There was a little Twitter exchange on the nature of the ECB’s QE programme between Paul de Grauwe and Marcel Fratzscher. Paul sees QE as a sort of debt relief and asks why the ECB grants such relief to Germany, France and Italy but not to debt-burdened Greece. If you think of QE as a sort of debt relief, Paul’s question is legitimate, after all Greece would benefit most from a debt relief. But that is not what QE is or should be.
First of all, it is not the ECB’s job to grant debt reliefs to anyone, the very least to states, because this would then be monetary state financing, which is explicitly forbidden by the treaties. QE, whether you agree with the ECB doing it or not, is monetary-ish policy, aimed at increasing the money supply directly, bypassing the banks, in order to push the term structure further down, when the nominal rate is already at the rock bottom.
The ECB tries to reduce refinancing costs for the banks to achieve two things. First, nudging banks to lend more to ailing industries and second to help banks restructuring to the new stricter rules of financial stability. It has the additional effect that governments’ interest rate payments go down, since the ECB purchases government bonds. That is of course a welcome effect for finance ministers and the budgets, but it is no debt relief. Nominal debt stays the same, but its present value shrinks. Also, if governments use the windfall gains from the lower interest rates to invest in productivity enhancing infrastructure, say, also the debt to GDP ratio will feel downward pressure due to more robust economic growth.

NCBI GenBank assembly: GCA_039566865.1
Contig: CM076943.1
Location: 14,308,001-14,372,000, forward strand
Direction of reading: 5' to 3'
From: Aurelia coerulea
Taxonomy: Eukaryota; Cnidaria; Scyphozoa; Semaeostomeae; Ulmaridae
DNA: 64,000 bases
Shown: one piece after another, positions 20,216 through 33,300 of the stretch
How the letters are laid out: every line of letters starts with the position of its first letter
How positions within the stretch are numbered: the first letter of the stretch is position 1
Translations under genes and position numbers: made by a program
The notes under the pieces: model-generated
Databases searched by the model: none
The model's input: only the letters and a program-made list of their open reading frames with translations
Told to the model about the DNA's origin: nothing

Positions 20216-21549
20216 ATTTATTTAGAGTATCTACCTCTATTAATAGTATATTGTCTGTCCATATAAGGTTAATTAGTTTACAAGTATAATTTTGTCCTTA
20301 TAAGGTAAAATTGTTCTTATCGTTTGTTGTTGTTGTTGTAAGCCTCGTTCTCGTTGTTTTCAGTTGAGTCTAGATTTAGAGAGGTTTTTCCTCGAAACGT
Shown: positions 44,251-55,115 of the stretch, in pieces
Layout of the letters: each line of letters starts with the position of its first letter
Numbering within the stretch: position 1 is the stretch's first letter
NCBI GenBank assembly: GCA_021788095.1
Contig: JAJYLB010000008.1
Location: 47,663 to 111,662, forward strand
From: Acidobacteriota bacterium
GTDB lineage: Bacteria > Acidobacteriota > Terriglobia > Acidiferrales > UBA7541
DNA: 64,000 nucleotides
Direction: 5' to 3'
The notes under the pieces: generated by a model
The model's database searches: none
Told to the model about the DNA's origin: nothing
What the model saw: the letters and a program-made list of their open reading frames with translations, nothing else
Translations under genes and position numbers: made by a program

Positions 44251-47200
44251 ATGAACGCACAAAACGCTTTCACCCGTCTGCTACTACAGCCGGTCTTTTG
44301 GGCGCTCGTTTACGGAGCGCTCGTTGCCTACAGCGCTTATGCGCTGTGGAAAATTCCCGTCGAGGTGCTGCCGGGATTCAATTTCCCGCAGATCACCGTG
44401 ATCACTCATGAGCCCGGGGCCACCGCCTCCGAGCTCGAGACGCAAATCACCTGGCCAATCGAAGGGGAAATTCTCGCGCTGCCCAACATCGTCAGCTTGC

Coming back to Paul’s question, why the ECB does not grant “debt relief” to Greece, the answer is simple: Greece is not eligible before QE, because the ECB already owns a big chunk of the Greek debt. Purchasing more would cross the line of monetary state financing, something the QE programme is awfully close to anyway. Further, Greek debt is junk. Only the various rescue programmes prevent Greece from defaulting. This is a risk, the ECB deems to great for the central bank – and rightly so.